Alvarado, C. S. (2000). La percepción extrasensorial y la alteración de conciencia: Una nota metodológica y conceptual con respecto al ganzfeld [In Spanish: Extrasensory perception and alteration of consciousness: A methodological and conceptual note in relation to the ganzfeld]. Revista Argentina de Psicología Paranormal, 11, 4157.
Alvarado, C. S. (2000). Out-of-body experiences. In E. Cardeña, S. J. Lynn, & S. Krippner (Eds.), Varieties of anomalous experiences (pp. 183218). Washington, DC: American Psychological Association.
Alvarado, C. S. (1998). ESP and altered states of consciousness: An overview of conceptual and research trends. Journal of Parapsychology, 62, 2763. (Click here.)
Alvarado, C. S. (1998). Sleepwalking and spontaneous parapsychological experiences: A research note. Journal of Parapsychology, 62, 349351. (Click here.)
Alvarado, C. S. (1992). The psychological approach to out of body experiences: A review of early and modern developments. Journal of Psychology, 126, 237250.
Alvarado, C. S. (1991). Iatrogenesis and dissociation: A historical note. Dissociation, 4, 3638. (Click here).
Alvarado, C. S. (1989). Dissociation and state specific psychophysiology during the nineteenth century. Dissociation, 2, 160168. (Click here.)
Alvarado, C. S. (1989). ESP displacement effects: A review of pre 1940 concepts and qualitative observations. Journal of the American Society for Psychical Research, 83, 227239.
Alvarado, C. S. (1982). Historical perspective in parapsychology: Some practical considerations. Journal of the Society for Psychical Research, 51, 265271. (Click here.)
Alvarado, C. S., Biondi, M., & Kramer, W. (2006). Historical notes on psychic phenomena in specialised journals. European Journal of Parapsychology, 21, 5887.
Alvarado, C. S. , & Zingrone, N. L. (2003). Exploring the factors related to the aftereffects of out-of-body experiences. Journal of the Society for Psychical Research, 67, 161183.
Alvarado, C. S., & Zingrone, N. L. (2001). Experiencias parapsicológicas, absorción y sueños: Un estudio con estudiantes de psicología de Puerto Rico [Parapsychological experiences, absorption and dreams: A study with psychology students from Puerto Rico]. In F.E. da Silva (Ed.), II Encontro Psi: Refletindo sobre o Futuro da Parapsicologia [II Psi Encounter: Reflexions on the Future of Parapsychology] (pp. 8291). Curitiba, Brazil: Campus Universitario Bezerra de Menezes, Faculdades Integradas “Espírita.”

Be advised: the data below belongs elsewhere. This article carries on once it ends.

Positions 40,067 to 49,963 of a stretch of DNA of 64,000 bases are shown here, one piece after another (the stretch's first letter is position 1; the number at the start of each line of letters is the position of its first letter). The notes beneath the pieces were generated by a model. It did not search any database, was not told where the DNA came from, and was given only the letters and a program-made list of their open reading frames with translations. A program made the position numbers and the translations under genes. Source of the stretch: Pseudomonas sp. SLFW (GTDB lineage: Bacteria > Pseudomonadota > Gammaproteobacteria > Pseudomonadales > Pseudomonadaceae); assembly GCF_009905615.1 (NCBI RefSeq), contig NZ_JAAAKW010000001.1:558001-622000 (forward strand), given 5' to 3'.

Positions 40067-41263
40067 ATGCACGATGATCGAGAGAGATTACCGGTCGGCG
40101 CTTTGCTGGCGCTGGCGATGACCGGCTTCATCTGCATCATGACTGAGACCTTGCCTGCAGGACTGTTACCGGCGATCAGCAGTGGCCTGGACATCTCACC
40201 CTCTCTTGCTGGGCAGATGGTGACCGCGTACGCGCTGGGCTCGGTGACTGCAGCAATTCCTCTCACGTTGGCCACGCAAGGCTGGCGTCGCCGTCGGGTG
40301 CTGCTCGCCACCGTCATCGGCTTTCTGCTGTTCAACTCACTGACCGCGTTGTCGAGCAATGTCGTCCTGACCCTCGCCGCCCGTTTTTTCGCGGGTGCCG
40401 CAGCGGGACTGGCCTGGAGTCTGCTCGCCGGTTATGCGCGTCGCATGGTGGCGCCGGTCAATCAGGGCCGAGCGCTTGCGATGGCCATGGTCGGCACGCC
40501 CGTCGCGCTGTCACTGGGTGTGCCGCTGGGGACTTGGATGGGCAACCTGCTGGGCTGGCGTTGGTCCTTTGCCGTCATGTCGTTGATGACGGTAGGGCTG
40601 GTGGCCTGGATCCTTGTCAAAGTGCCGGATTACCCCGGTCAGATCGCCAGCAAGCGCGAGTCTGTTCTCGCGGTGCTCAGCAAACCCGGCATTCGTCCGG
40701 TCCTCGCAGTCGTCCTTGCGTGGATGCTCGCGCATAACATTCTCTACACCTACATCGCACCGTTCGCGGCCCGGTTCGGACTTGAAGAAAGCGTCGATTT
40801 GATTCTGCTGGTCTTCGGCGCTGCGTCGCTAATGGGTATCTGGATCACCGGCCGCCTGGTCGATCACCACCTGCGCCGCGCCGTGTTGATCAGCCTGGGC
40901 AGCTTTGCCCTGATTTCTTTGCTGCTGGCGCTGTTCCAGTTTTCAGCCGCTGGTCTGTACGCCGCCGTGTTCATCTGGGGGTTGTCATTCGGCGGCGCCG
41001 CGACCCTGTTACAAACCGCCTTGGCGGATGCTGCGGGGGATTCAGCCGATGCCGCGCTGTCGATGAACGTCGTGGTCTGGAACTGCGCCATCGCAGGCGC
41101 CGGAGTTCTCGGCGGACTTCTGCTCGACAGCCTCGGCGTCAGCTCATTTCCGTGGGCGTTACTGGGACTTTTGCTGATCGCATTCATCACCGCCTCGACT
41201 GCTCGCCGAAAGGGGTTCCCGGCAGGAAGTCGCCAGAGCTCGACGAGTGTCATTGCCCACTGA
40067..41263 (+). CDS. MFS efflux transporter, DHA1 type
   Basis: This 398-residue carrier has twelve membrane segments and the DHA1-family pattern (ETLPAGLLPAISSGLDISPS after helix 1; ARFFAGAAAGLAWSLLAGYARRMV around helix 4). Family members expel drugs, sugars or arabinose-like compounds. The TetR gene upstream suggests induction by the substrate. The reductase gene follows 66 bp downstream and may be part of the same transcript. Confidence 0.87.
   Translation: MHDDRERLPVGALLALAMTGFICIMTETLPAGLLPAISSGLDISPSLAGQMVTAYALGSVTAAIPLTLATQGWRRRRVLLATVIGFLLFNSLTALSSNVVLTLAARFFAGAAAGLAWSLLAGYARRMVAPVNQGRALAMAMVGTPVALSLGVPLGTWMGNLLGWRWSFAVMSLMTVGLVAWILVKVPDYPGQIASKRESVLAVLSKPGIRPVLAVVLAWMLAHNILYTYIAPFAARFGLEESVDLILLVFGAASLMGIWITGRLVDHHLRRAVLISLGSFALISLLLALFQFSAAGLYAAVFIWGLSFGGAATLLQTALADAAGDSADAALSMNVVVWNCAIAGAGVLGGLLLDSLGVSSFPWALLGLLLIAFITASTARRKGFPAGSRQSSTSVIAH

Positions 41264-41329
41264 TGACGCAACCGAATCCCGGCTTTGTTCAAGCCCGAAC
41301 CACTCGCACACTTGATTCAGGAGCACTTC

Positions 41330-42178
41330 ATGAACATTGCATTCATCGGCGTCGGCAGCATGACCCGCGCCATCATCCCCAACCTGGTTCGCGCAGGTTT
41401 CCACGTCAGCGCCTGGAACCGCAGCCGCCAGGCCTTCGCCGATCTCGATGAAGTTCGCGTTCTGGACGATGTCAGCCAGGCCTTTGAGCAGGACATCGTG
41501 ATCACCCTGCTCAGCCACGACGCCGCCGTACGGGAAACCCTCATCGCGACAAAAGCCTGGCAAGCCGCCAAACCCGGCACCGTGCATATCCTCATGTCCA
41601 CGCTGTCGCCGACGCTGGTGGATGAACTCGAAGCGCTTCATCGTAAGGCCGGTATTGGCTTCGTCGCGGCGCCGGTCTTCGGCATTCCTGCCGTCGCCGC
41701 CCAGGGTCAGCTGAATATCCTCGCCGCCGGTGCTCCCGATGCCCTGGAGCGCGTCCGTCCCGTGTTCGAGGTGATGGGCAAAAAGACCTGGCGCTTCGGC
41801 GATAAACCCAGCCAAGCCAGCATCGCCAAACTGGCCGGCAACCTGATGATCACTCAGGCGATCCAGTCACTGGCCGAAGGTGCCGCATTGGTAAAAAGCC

Alvarado, C. S., Zingrone, N. L., & Dalton, K. (199899). Out-of-body experiences: Alterations of consciousness and the five-factor model of personality. Imagination, Cognition and Personality, 18, 297317.
Alvarado, C. S., & Zingrone, N. L. (199798). Factors related to the depth of near-death experiences: Testing the “embellishment over time” hypothesis. Imagination, Cognition and Personality, 17, 339344.
Alvarado, C. S., & Zingrone, N. L. (1998). Anomalías de interacción con el ambiente: El estudio de los fenómenos parapsicológicos [In Spanish: Anomalies of interaction with the environment: The study of parapsychological phenomena]. Revista Puertorriqueña de Psicología, 11, 99147.
Alvarado, C. S., & Zingrone, N. L. (1999). Out-of-body experiences among readers of a Spanish New Age magazine. Journal of the Society for Psychical Research, 63, 6585.
Alvarado, C. S., & Zingrone, N. L. (1997). Out of body experiences and sensations of “shocks” to the body. Journal of the Society for Psychical Research, 61, 304313.
Alvarado, C. S., & Zingrone, N. L. (1995). Characteristics of hauntings with and without apparitions: An analysis of published cases. Journal of the Society for Psychical Research, 60, 385397.
Alvarado, C. S., & Zingrone, N. L. (1994). Individual differences in aura vision: Relationship to visual imagery and imaginative-fantasy experiences. European Journal of Parapsychology, 10, 130.
Moreira-Almeida, A., Alvarado, C. S., & Zangari, W. (2006). Transtornos dissociativos [Dissociative Disorders]. In M. R.Louzã, & H. Élkis, (Eds.) Psiquiatria Básica [Basic Psychiatry]. Porto Alegre: Artmed.
Zingrone, N. L., & Alvarado, C. S. (20012002). The Dissociative Experiences Scale-II: Descriptive statistics, factor analysis, and frequency of experiences. Imagination, Cognition and Personality, 21, 145157.
Zingrone, N. L., Schlitz, M. J., Alvarado, C. S., & Milton, J. (Eds.). (1998). Research in Parapsychology 1993. Lanham, MD: Scarecrow Press.
Zingrone, N. L., Alvarado, C. S., & Dalton, K. (199899). Psi experiences and the “Big Five”: Relating the NEO-PI-R to the experience claims of experimental subjects. European Journal of Parapsychology, 14, 3151.
Prepared for the “Lives in Parapsychology” Blog first posted on June 26th, 2006.